In psychiatry (American Psychiatric Association, 2013), mediated traumatization is not considered a reality. For example, the DSM5-section on “Posttraumatic Stress Disorder for Children 6 Years and Younger” mentions the possibility that young children can also be vicariously traumatized by witnessing their primary caregivers experiencing trauma. However, a particular “Note” is added in the DSM5 (American Psychiatric Association, 2013, p. 273) that this type of vicarious traumatization “does not include events that are witnessed only in electronic media, television, movies, or pictures.” Yet, several studies indicate that watching visuals particularly on digital media can lead to symptoms similar to those of experiencing the traumatic event yourself (Ahern et al., 2002, 2004; Saylor et al., 2003; Liu and Liu, 2020). In a pivotal study on New Yorkers' visual coping after 9/11, Ahern et al. (2002) assume that “more frequent viewing of television images of the September 11 terrorist attacks” is “associated with posttraumatic stress disorder (PTSD) and depression” (Ahern et al., 2002, p. 289). The telephone survey conducted with 1,008 adult residents of the borough Manhattan in the two months directly following the attack resulted in frequent-TV-watchers having a much higher likelihood of PTSD and/or depression than those participants showing a lower media consumption pattern (Ahern et al., 2002, p. 289). Ahern et al. (2002) used four different types of TV-images as stimuli: Airplanes hitting the World Trade Center, collapsing World Trade Center towers, people running from the debris and people jumping or falling off the towers (Ahern et al., 2002, p. 295). One result of the survey is that there are differences between the emotional impact elicited among those four typical images, and that the last image—people jumping or falling off the towers – was most disturbing and might have contributed most to post-disaster psychopathology (Ahern et al., 2002, p. 295–296; Ahern et al., 2004). On the same violent incident, and in a similar time frame, one month after 9/11, Saylor et al. (2003) scrutinized symptoms of PTSD in children who had only been indirectly exposed to the 9/11 attacks through television, the Internet and printed media. An interesting result of this study is that not only negative images of 9/11 correlated with high PTSD-symptoms in elementary school children, but also positive imagery of the event (Saylor et al., 2003, p. 1636): “It appears that greater amounts of exposure, both positive and negative, correspond with more PTSD symptoms” (Saylor et al., 2003, p. 1636). Hence, for this study, “positive” imagery in terms of e.g., a woman giving birth to a child in a metro station and smiling at the camera might be no less distressing to the beholder than the depiction of destroyed apartment buildings or the depiction of corpses on a street in Bucha. As a consequence for this study's research design, particular emphasis was placed on the visual patterns of both “negative” and “positive” war photography, and potentially correlating empathic reactions.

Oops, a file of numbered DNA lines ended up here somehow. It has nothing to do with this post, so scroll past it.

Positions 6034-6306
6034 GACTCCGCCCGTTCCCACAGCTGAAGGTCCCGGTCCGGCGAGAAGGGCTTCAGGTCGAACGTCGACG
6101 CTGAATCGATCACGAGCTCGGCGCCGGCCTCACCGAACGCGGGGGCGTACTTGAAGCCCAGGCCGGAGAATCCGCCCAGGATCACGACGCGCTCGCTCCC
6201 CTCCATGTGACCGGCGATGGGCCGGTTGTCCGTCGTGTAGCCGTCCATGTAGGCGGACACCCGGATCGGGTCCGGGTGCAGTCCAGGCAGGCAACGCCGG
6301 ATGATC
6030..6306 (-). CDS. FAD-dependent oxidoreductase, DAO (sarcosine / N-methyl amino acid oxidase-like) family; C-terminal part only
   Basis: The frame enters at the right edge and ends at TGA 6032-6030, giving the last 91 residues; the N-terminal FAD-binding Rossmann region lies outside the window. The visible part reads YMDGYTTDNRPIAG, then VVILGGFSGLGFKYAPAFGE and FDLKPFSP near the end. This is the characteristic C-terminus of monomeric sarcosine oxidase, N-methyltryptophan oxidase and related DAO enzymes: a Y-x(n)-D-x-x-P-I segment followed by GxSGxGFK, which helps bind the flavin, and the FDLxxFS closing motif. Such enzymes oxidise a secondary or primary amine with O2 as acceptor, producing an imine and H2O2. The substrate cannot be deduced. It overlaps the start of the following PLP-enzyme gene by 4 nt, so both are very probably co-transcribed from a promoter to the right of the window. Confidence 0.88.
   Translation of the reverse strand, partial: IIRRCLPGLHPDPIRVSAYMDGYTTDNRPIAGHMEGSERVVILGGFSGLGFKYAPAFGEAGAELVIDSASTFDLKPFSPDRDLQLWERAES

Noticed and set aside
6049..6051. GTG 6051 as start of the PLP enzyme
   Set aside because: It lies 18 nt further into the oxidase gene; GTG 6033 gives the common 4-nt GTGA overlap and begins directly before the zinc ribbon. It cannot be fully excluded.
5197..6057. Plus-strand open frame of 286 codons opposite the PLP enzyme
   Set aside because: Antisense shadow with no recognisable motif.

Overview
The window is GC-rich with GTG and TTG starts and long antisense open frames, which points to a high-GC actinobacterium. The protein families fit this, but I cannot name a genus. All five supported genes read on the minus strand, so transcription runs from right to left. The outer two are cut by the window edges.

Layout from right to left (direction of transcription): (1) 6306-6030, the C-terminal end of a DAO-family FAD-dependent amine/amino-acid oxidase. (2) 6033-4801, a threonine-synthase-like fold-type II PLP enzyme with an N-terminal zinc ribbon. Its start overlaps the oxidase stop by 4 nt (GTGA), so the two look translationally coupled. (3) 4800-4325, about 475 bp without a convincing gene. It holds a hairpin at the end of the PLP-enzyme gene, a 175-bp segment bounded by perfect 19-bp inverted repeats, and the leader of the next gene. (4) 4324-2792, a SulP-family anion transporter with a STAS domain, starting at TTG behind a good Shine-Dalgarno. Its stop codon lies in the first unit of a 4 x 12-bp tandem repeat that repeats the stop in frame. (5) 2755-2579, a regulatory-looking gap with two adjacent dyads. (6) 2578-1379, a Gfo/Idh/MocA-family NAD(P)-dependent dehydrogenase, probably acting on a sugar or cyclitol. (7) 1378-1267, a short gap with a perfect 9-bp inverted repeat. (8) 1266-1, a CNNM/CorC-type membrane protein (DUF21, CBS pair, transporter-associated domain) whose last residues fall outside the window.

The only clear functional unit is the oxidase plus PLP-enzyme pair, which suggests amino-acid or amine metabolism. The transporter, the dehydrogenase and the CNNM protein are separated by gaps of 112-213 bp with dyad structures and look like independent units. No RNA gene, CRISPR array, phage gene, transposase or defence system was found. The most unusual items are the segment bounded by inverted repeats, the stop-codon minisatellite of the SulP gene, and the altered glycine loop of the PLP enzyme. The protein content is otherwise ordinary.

An underlying assumption of this study is that not only experienced traumatic situations and events have the potential to traumatize, but also indirectly experienced situations through the media, particularly when they are highly visual, as suggested by the Saylor et al. (2003) study. To the best of our knowledge, this idea was first expressed by Kaplan (2005, 2011), a literary scholar who approaches the topic from a media-specific angle. In clinical psychology—the discipline professionally dealing with trauma and its consequences—“mediated trauma,” describing a traumatic reaction that was elicited through media consumption, is not an accepted term or diagnosis. The terminology most common and professionally accepted for the phenomenon of not having experienced a traumatic event yourself, but still showing trauma-related symptoms like intrusive thoughts and imagery, sleep disorders, restlessness, depressive mood and the like (American Psychiatric Association, 2013, p. 271–274) is “vicarious trauma” or “vicarious traumatization.” This clinical term coined by McCann and Pearlman (1990) describes the traumatization of, e.g., psychological therapists who witness the traumatization of clients in their practice and become traumatized themselves through the witnessing (McCann and Pearlman, 1990; Branson, 2019). Following up on the topic of vicarious traumatization and media use, Liu and Liu (2020) have scrutinized the relationship of media exposure and anxiety during the COVID-19 pandemic. They use the term “media vicarious traumatization,” and conclude, “vicarious trauma can be formed not only among those who have had direct contact with trauma survivors, but also via repeated media exposure” (Liu and Liu, 2020, p. 12).